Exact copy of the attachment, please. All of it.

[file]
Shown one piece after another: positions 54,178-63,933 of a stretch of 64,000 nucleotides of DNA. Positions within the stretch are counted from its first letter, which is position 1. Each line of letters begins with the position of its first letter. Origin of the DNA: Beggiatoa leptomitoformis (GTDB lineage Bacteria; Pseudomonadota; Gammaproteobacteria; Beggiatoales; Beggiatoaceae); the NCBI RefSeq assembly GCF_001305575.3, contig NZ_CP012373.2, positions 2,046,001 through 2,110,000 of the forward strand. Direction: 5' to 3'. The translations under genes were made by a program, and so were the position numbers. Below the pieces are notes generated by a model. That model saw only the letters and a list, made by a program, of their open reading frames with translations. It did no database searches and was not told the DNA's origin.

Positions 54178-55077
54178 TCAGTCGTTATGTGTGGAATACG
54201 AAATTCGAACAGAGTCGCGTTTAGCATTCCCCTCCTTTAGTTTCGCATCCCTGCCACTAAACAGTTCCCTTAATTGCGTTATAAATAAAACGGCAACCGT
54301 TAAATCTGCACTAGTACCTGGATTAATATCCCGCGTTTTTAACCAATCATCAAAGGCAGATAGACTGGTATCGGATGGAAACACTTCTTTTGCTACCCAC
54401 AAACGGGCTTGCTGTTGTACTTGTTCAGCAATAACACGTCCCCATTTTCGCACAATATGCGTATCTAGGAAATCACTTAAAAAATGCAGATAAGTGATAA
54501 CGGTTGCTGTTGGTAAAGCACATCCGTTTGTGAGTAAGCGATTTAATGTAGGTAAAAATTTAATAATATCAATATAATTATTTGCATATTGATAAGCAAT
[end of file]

Shown one piece after another: positions 54,178-63,933 of a stretch of 64,000 nucleotides of DNA. Positions within the stretch are counted from its first letter, which is position 1. Each line of letters begins with the position of its first letter. Origin of the DNA: Beggiatoa leptomitoformis (GTDB lineage Bacteria; Pseudomonadota; Gammaproteobacteria; Beggiatoales; Beggiatoaceae); the NCBI RefSeq assembly GCF_001305575.3, contig NZ_CP012373.2, positions 2,046,001 through 2,110,000 of the forward strand. Direction: 5' to 3'. The translations under genes were made by a program, and so were the position numbers. Below the pieces are notes generated by a model. That model saw only the letters and a list, made by a program, of their open reading frames with translations. It did no database searches and was not told the DNA's origin.

Positions 54178-55077
54178 TCAGTCGTTATGTGTGGAATACG
54201 AAATTCGAACAGAGTCGCGTTTAGCATTCCCCTCCTTTAGTTTCGCATCCCTGCCACTAAACAGTTCCCTTAATTGCGTTATAAATAAAACGGCAACCGT
54301 TAAATCTGCACTAGTACCTGGATTAATATCCCGCGTTTTTAACCAATCATCAAAGGCAGATAGACTGGTATCGGATGGAAACACTTCTTTTGCTACCCAC
54401 AAACGGGCTTGCTGTTGTACTTGTTCAGCAATAACACGTCCCCATTTTCGCACAATATGCGTATCTAGGAAATCACTTAAAAAATGCAGATAAGTGATAA
54501 CGGTTGCTGTTGGTAAAGCACATCCGTTTGTGAGTAAGCGATTTAATGTAGGTAAAAATTTAATAATATCAATATAATTATTTGCATATTGATAAGCAAT